Resolved: that Justice Stepehn Breyer is the most ridiculous and sorry excuse for a Supreme Court Justice in, well, forever.
The competition, however, is fierce, especially of late, with the Ten Commandments decision, followed by the Eminent Domain decision.
Even so, Mark Steyn's column in today's Chicago Sun-Times makes the case:
His grounds for doing so were that the Texas Commandments had been there 40 years and were thus part of ''a broader moral and historical message reflective of a cultural heritage,'' whereas the Kentucky Commandments were newer and "a more contemporary state effort to focus attention upon a religious text is certainly likely to prove divisive.''Question. Why would the Founders have written a Constitution with clear, concise, inviolable rules, if what they really wanted was for touchy-feely equivocating intellectuals to split the difference, across the board?
Really? Not as "certainly likely" to prove divisive as grandfathering the display of some Commandments but not others, so that the only way to be sure yours is constitutional is to sue over it. For one thing, Justice Breyer didn't identify the year in which he believes the Commandments ceased to be constitutional. Nineteen-sixty-eight? Nineteen-seventy-three? Maybe a sliding scale? If you put up the Commandments before 1965, you can have all Ten; between 1966 and 1979, you can have six firm Commandments plus a couple of strong recommendations; from 1980 to 1991, it's two Commandments and half a dozen lifestyle tips?
To be sure, the Supreme Court took other factors than the year of manufacture into consideration -- whether the display was inside or out, whether it was surrounded by a full supporting cast of religious artifacts or secular knick-knacks, etc. But it's hard to discern any principles here, at least when compared to their one-size-fits-all abortion absolutism. To the best of my knowledge, Justice Breyer has never claimed you can have a first-trimester abortion in the parking lot but for the full partial-birth you have to be indoors.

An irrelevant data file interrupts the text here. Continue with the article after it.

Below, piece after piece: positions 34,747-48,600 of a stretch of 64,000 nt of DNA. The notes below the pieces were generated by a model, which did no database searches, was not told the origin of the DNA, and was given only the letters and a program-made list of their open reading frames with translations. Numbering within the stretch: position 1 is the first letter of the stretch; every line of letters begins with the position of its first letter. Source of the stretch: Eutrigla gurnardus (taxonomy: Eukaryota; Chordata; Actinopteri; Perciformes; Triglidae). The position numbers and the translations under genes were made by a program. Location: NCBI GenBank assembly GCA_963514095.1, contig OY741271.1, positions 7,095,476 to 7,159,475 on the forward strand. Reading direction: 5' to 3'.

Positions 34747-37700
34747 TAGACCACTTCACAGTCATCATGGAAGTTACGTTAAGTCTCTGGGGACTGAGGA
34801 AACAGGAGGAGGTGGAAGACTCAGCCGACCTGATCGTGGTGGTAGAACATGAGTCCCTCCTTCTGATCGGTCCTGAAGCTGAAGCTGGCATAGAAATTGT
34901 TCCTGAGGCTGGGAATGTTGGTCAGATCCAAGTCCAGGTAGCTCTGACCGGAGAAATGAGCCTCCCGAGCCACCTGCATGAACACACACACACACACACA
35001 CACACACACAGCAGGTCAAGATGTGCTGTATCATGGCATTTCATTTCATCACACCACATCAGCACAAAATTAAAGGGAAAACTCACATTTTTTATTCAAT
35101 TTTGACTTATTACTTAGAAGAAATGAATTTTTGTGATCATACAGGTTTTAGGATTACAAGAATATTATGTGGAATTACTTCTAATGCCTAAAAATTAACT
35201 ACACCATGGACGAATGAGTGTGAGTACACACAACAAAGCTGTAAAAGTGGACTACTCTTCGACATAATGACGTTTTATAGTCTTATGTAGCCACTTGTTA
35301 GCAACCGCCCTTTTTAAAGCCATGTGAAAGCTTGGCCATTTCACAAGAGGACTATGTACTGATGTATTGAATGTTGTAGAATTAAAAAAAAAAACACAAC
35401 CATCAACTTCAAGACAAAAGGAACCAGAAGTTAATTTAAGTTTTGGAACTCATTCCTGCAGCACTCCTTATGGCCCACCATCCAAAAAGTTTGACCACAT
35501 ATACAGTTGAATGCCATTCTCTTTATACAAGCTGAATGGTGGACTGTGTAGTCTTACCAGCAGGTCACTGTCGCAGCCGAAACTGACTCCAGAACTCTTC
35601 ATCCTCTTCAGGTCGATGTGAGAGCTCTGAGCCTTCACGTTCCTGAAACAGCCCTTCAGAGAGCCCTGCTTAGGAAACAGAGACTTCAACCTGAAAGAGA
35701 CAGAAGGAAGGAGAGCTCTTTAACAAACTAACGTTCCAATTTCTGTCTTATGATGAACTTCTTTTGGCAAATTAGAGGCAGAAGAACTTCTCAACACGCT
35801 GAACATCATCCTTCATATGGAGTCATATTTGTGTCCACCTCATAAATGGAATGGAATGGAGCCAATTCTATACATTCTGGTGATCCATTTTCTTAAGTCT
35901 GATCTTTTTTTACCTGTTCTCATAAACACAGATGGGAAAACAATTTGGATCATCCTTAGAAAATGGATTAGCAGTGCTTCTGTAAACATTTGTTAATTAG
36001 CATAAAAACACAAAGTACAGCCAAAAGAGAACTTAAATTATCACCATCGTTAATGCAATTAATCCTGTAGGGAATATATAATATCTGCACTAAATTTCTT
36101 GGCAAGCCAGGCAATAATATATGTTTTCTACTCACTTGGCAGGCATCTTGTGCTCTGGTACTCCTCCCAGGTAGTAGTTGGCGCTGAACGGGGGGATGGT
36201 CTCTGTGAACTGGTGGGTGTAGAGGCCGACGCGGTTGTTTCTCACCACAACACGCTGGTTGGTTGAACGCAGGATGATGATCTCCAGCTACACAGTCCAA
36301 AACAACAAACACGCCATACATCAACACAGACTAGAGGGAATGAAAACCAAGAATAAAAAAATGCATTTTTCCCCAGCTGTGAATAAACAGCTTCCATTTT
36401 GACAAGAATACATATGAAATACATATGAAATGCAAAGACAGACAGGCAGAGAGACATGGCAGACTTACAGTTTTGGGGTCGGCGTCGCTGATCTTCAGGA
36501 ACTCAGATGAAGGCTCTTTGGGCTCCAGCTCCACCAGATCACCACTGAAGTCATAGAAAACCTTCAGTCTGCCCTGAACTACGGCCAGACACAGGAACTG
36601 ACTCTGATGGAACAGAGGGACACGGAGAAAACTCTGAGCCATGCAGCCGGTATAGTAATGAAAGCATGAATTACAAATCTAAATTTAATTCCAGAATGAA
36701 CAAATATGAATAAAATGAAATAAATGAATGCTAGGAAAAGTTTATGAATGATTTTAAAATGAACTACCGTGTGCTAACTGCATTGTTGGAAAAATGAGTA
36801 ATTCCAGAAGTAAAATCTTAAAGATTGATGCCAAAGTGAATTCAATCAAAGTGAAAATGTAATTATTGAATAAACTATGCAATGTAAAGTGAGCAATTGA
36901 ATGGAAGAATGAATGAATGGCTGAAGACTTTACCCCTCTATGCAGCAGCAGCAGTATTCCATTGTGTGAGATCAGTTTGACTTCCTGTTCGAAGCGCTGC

There is a very simple observation I'll make here: those who advocate such foolish meddling with the United States Constitution are, by definition, advocating the replacement of it, with a form of progressive Big Government, where those who are smarter than you and I, or so the theory goes, get to rule over every detail of our lives.
Which is fine, for some, I guess. To them I say, move to Europe, then.
They've already got that system, plus high taxes, 10% unemployment rates, abortion on demand, militant secularism, and a complete lack of confidence in who they are as a people, which results in a complete lack of will to defend themselves, both militarily and socially.
If that sounds like the path that we too are headed down, congratulations, have a cookie.
As for me, no thanks, I'm trying to cut down.
UPDATE: See also, Thomas Sowell, Property Rites.